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Cablegate: Croatia's 2008 Budget: In Line, If Not Innovative

VZCZCXRO1080
PP RUEHAG RUEHAST RUEHDA RUEHDF RUEHFL RUEHIK RUEHKW RUEHLA RUEHLN
RUEHLZ RUEHPOD RUEHROV RUEHSR RUEHVK RUEHYG
DE RUEHVB #0290/01 0931054
ZNR UUUUU ZZH
P 021054Z APR 08
FM AMEMBASSY ZAGREB
TO RUEHC/SECSTATE WASHDC PRIORITY 8798
INFO RUEHZL/EUROPEAN POLITICAL COLLECTIVE PRIORITY
RUEATRS/DEPT OF TREASURY WASHDC PRIORITY

UNCLAS SECTION 01 OF 02 ZAGREB 000290

SIPDIS

SIPDIS
SENSITIVE

DEPT FOR EUR/SCE AND EB; OSD FOR WINTERNITZ; NSC FOR BRAUN

E.O. 12958: N/A
TAGS: ECON EFIN PGOV HR
SUBJECT: CROATIA'S 2008 BUDGET: IN LINE, IF NOT INNOVATIVE

1. (U) SUMMARY: Croatia's 2008 budget represents a relatively
conservative and fiscally responsible approach, with
projected revenues set at 115.9 billion HRK ($24.7 billion)
and expenditures at 118.4 billion HRK ($25.2 billion). The
general government deficit is projected to be 2.3% of GDP.
The GoC prepared the budget with a stated focus on improving
the competitiveness of Croatia's economy, increasing
expenditures for rural and regional development and
stimulating entrepreneurship. The budget includes a 19.5%
increase in defense expenditures for a total of 5.4 billion
HRK ($1.1 billion), and is projected to be 1.8% of GDP for
2008 -- which is above the GoC's commitment to NATO in
January 2008 of 1.77% of GDP (and using NATO formula would be
2.2% of GDP). END SUMMARY.

2. (U) The Croatian parliament passed the 2008 budget on
March 5, with revenues planned at 115.9 billion HRK ($24.7
billion) and expenditures at 118.4 billion HRK ($25.2
billion). The government drafted the budget based on
projections of 4.5% GDP growth and an inflation rate of 5.2%
for 2008. With these assumptions, the Croatian Ministry of
Finance estimates the government deficit, including the state
budget, extra-budgetary funds and agencies, and local
government, will be 2.3% of GDP, down from 2.6% in 2007.
Expenditures are to increase by 6.4 billion HRK ($1.4
billion), with planned revenues up 7 billion HRK ($1.5
billion) from the 2007 budget. According to analysis by the
Institute of Public Finance in Zagreb, the revenue plan is
realistic, as it is in line with real GDP growth rates,
though it may underestimate revenues from excise taxes and
health care contributions.

3. (U) The budget maintains or increases funding for almost
all beneficiaries. Similar to previous years, about 50% of
the budget will go to social expenditures, 18% to wages, and
8% to material expenses. PM Sanader presented the budget to
parliament in February as a "development-oriented" budget,
saying it focused on improving the competitiveness of
Croatia's economy. Relative to 2007, expenditures aimed at
stimulating enterprise rise 26%, those for agriculture and
rural development increase 32%, and those for regional
development and capital investments rise 67% higher; although
none of the absolute sums are very impressive: spending for
all three categories combined is only around $1.5 million.
4. (U) The budget includes 5.4 billion HRK ($1.1 billion) in
defense expenditures, a 19.5% increase over 2007. Defense
expenditures constitute 4.3% of the budget and are expected
to constitute 1.8% of GDP. (NOTE: Using NATO formula, i.e.,
deducting unallowed expenses for fire-fighting and coast
guard, but adding allowed expenses for pension costs, the
Croatian defense budget for 2008 is actually 2.2% of GDP.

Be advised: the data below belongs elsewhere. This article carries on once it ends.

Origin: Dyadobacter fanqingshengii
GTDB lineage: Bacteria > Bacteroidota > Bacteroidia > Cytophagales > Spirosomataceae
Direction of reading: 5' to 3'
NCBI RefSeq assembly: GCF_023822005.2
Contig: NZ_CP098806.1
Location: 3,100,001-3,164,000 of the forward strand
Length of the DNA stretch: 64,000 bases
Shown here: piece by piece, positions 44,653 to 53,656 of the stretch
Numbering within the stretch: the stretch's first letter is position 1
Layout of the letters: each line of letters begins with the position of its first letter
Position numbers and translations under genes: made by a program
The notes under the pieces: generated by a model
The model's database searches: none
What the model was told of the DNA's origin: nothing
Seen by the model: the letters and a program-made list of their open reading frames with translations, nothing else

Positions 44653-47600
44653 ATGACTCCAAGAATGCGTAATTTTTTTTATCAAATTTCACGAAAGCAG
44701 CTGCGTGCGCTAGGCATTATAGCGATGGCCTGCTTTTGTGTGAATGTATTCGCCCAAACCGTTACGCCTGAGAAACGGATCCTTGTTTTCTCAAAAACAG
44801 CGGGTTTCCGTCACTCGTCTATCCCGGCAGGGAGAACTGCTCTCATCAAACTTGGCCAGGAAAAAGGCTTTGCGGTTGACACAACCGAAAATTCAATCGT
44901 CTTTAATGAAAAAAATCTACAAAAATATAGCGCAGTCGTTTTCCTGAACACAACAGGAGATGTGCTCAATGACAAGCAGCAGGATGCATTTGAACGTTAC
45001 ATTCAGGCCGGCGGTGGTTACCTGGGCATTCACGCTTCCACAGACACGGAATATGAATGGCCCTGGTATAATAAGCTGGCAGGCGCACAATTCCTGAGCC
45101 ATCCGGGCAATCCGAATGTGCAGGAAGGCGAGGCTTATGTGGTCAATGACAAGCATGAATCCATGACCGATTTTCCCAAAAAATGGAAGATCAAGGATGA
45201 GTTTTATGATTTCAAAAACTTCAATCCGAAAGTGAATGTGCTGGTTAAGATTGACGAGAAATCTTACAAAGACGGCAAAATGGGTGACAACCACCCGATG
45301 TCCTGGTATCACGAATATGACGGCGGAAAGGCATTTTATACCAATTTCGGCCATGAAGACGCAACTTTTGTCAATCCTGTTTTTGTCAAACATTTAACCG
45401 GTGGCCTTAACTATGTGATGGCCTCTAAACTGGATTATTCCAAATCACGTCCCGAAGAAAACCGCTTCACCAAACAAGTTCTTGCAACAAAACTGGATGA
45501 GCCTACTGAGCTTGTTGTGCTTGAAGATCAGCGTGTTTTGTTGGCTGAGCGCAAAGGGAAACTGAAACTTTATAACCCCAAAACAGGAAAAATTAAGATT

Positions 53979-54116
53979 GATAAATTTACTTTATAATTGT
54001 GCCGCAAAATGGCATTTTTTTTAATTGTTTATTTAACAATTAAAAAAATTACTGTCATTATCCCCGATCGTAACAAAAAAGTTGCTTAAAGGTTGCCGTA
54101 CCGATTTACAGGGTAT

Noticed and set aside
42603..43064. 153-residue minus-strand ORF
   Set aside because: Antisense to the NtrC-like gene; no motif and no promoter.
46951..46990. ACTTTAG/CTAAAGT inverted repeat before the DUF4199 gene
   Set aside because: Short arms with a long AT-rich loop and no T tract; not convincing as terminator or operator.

END NOTE.) About 70% of the increased funding in 2008 will
go toward operations and maintenance and modernization
projects. The other 30% will go toward salary increases.
According to the Ministry of Defense Budget Department, the
ministry will spend 472.2 million HRK ($100.5 million) on
procurement and modernization programs in 2008. The state
budget also provides the Ministry of Foreign Affairs 4.5
million HRK ($957,000) for NATO-related activities.

5. (U) The GoC will continue to provide substantial subsidies
to public and private entities in 2008. Subsidies to farmers,
craftsman, small and medium enterprises, and other companies,
will rise by over 10% and total more than $1 billion. The
budget also includes continued support for shipyards and
other entities through government guarantees planned at 7.4
billion HRK ($1.6 billion). For comparison, the GoC planned
for 4.9 billion HRK ($1.0 billion) in guarantees in the 2007
budget, but instead issued guarantees worth 13.6 billion HRK
($2.9 billion). (NOTE: Reducing subsidies to shipyards
represents a major political challenge, but is a key issues
the GoC must grapple with as it seeks to meet EU accession
criteria. END NOTE.)

6. (SBU) COMMENT: Prior to Croatia's November 2007 elections,
some politicians talked of 7% GDP growth for 2008. The
projection of 4.5% growth used to prepare the budget is
notably less optimistic, but also more realistic given
current economic conditions. To its credit, the GoC has
prepared a budget that anticipates the worsening economic
situation but stays within the deficit band it promised and
below the 3% of GDP limit required by the European Monetary
Union. Although the budget plans for increases in both
revenues and expenditures, it notably includes no significant
changes in the tax or fee systems and no major new programs,
despite the fact the government is at the start of a new
mandate. The budget drew little criticism for its dearth of
innovation, however, likely because it also includes few cuts
to programs and because it keeps the country on course to

ZAGREB 00000290 002 OF 002


achieving its primary goal: EU accession.
Bradtke

© Scoop Media

 
 
 
 
 
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